10-02-2009 6:49PM (ET)
While taking Ron Rivest's class 6.857: Computer and Network Security (an incredible class that I can't recommend enough to anyone interested in computer security) we were assigned to review the hash functions submitted to the NIST SHA-3 cryptographic hash function contest. Each homework group received a list of four hash functions to review. I choose to review Spectral Hash as I found the name entertaining.
The page for the student reviews can be found here. A careful reader might notice that my team choose not to make our reviews public. This was because I thought I had discovered an attack against Spectral Hash and wanted time to double check my results. I was concerned that a programming error may have been responsible for the collisions I was finding. While it turned out that I had made a programming error it was also the case that my attack was correct. After further analysis I contacted the authors of Spectral Hash and released the pre-print Attacks Against Permute-Transform-Xor Compression Functions and Spectral Hash.
The Spectral Hash compression function (each $C$ in Figure 1 is a call to the compression function) takes three parameters: a message $m$, an array of numbers $p$, and the output of the previous call to the compression function $h$. This is how the compression function1 works:
The problem in Spectral Hash arises because each time you permute $p$ using $m$ therefore if you use the same $m$ you permute $p$ in exactly the same way. For an illustrative example consider a small deck of 5 cards. Ace=A, Jack=J, Queen=Q, K=King, and Joker=S.
Before we shuffle the cards they are in the following order [A, J, Q, K, S]. Lets say decide to perform the following shuffle (permute): we swap the first two cards, move the third card to the forth position, move the forth card to the fifth position and move the fifth card to the third position. The order of the deck will evolve like this:
It is a known rule of group theory and card shuffling that applying the same permutation or shuffle over and over again will evidently return the deck it's starting position (that is, unshuffle the previous shuffles). The number of iterations required to return to the starting position is called the order or period of the permutation. In our example our shuffle had an order of 5. Given a deck of $n$ cards the maximum possible order is given by the Landau function. As can be seen here, for a decent sized $n$ the order can be quite large. In fact there is card deck shuffling simulation software for stage magicians to model various shuffles 1 used used in magic tricks.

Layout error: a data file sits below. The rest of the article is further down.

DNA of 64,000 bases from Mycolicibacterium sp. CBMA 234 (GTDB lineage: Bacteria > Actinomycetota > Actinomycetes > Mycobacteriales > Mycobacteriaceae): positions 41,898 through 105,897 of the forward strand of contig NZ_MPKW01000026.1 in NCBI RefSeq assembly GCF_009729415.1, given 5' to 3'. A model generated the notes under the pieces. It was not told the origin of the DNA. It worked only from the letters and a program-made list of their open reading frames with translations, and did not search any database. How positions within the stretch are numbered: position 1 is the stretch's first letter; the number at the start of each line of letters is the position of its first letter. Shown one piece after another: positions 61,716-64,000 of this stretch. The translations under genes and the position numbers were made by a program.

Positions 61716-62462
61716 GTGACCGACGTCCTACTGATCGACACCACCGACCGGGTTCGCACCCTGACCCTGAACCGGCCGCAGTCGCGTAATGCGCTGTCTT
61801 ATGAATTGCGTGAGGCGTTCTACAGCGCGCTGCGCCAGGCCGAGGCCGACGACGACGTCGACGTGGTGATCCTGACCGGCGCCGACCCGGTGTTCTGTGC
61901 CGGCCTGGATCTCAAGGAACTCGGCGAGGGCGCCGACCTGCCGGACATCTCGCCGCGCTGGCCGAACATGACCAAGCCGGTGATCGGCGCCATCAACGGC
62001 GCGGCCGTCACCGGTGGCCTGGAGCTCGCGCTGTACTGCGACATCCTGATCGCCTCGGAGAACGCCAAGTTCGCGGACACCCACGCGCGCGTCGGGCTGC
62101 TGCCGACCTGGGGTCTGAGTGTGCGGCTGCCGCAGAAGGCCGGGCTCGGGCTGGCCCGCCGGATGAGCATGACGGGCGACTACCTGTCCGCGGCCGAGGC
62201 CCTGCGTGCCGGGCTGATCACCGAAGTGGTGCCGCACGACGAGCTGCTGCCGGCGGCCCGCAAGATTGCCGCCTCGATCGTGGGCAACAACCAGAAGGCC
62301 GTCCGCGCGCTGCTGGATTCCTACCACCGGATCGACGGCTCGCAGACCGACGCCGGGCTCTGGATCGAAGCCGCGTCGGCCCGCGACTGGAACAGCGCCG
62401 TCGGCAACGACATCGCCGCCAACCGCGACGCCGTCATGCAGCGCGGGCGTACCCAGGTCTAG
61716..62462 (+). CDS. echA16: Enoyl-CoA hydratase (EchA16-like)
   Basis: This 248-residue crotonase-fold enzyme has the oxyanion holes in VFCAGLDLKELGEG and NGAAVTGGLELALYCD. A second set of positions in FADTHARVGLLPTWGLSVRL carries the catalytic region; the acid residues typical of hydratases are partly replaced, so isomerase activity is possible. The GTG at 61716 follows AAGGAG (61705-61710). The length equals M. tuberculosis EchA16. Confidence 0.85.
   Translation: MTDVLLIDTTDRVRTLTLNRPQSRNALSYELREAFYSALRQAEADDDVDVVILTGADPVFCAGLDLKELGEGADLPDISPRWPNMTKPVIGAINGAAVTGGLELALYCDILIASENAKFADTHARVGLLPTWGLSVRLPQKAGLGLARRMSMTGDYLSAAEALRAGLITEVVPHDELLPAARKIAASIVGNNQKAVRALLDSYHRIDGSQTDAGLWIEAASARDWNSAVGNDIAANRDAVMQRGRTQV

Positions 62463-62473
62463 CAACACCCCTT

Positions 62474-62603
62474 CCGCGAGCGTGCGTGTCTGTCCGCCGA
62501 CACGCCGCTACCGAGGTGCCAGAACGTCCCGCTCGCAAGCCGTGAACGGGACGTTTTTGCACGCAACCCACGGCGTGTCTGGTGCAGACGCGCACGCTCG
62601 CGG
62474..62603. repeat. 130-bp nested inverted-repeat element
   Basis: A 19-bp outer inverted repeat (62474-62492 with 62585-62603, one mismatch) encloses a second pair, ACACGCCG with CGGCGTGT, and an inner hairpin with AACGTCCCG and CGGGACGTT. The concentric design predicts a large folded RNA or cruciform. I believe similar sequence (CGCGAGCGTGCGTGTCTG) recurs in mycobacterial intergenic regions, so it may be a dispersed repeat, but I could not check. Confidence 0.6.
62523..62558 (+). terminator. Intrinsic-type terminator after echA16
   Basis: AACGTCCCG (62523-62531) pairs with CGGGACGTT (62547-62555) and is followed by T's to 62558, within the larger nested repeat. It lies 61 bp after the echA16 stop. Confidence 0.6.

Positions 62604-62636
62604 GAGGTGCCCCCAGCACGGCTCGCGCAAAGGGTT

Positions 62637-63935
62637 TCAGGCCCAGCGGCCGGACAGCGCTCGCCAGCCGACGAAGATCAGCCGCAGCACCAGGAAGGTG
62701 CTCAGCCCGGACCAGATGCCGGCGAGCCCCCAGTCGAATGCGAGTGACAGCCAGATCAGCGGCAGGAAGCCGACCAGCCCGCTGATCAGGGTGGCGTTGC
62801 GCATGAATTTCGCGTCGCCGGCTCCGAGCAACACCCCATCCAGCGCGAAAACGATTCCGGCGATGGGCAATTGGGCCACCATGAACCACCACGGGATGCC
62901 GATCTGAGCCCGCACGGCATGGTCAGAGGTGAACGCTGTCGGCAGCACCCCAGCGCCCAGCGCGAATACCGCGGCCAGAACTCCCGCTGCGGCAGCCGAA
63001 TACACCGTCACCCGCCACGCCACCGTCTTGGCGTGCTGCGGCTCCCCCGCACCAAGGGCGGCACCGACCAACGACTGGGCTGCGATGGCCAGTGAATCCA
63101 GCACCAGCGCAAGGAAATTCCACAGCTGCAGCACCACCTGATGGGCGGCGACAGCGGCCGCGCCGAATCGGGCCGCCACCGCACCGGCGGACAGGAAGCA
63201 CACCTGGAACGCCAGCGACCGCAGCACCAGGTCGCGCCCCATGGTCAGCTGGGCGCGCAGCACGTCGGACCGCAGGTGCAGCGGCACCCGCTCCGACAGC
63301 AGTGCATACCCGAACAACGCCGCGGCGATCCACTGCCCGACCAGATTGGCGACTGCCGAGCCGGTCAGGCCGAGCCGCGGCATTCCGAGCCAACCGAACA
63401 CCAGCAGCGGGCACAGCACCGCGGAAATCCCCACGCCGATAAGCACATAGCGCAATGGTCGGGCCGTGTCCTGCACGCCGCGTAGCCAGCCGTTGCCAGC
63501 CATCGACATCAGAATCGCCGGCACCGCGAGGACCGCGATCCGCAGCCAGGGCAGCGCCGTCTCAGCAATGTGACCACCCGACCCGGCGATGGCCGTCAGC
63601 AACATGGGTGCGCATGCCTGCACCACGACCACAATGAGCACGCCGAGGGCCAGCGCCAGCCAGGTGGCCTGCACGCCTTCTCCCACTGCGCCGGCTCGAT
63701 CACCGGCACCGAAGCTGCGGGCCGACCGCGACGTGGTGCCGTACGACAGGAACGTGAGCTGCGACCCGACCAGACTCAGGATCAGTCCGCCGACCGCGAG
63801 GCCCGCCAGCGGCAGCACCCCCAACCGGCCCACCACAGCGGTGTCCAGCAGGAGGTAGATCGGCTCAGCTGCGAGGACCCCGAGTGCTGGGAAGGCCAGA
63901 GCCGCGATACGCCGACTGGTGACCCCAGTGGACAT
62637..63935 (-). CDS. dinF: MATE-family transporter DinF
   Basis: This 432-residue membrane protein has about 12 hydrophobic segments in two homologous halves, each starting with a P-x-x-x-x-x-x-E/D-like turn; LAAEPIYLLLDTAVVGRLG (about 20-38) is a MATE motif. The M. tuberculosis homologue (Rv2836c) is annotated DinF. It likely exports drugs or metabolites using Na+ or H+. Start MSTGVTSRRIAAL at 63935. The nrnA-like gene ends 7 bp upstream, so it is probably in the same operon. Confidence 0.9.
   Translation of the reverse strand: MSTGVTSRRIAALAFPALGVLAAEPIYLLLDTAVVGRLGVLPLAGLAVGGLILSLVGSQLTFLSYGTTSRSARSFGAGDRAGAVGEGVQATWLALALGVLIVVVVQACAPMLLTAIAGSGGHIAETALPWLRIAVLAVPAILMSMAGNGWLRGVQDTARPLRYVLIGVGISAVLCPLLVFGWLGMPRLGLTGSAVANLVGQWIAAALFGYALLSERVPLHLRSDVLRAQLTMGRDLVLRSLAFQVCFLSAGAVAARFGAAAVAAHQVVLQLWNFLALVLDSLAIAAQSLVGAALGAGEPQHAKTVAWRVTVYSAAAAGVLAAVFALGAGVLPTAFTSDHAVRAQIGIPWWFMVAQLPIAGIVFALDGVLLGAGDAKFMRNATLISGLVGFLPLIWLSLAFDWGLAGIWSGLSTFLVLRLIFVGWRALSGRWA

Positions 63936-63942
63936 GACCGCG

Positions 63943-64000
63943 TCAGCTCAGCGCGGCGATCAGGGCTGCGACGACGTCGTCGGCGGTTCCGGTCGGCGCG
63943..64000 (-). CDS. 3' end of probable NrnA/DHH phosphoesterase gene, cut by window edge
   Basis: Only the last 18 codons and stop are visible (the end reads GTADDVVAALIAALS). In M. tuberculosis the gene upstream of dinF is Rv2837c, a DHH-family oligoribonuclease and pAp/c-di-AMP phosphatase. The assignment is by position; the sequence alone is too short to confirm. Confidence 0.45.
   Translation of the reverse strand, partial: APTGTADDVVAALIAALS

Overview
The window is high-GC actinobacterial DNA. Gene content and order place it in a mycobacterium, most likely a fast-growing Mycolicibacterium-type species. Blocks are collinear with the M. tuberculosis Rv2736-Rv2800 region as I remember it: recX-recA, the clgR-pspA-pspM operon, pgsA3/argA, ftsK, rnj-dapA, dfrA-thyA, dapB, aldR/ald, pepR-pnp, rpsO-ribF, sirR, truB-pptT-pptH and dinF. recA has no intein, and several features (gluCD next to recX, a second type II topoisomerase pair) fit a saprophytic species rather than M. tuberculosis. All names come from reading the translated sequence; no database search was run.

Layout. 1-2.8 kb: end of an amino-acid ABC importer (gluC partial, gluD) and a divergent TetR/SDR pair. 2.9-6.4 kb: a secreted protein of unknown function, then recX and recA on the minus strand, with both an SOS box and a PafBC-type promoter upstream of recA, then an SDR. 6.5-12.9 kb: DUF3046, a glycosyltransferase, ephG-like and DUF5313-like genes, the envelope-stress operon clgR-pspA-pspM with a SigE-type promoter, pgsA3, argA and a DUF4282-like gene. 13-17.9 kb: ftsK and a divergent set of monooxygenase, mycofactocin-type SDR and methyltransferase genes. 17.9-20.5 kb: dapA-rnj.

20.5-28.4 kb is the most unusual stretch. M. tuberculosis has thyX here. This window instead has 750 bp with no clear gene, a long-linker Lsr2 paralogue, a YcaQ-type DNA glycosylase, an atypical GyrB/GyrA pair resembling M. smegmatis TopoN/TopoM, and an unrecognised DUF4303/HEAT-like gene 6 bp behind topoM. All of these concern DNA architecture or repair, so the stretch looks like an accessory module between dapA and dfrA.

The attack is simply this: find values of the message block $m$ that result in a permutation with a small order. Repeat these message blocks until $p$ returns to its starting state and continue providing the same value for $m$ until $h$ returns to initial value. Since two different values of $m$ will result in the same $h$, that is $h=IV$ you can generate arbitrary collisions2.
The compression function defined in the Spectral Hash specification is not presented in this form. One of the results that I show in my paper is that Spectral Hash can be reformulated/reduced into this simple form. ↩↩
The exact details are slightly more complicated than causing a collision in $h$ because Spectral Hash has a finalization function that protects against length-extension attacks, but defeating the finalization function is only trivially harder. ↩
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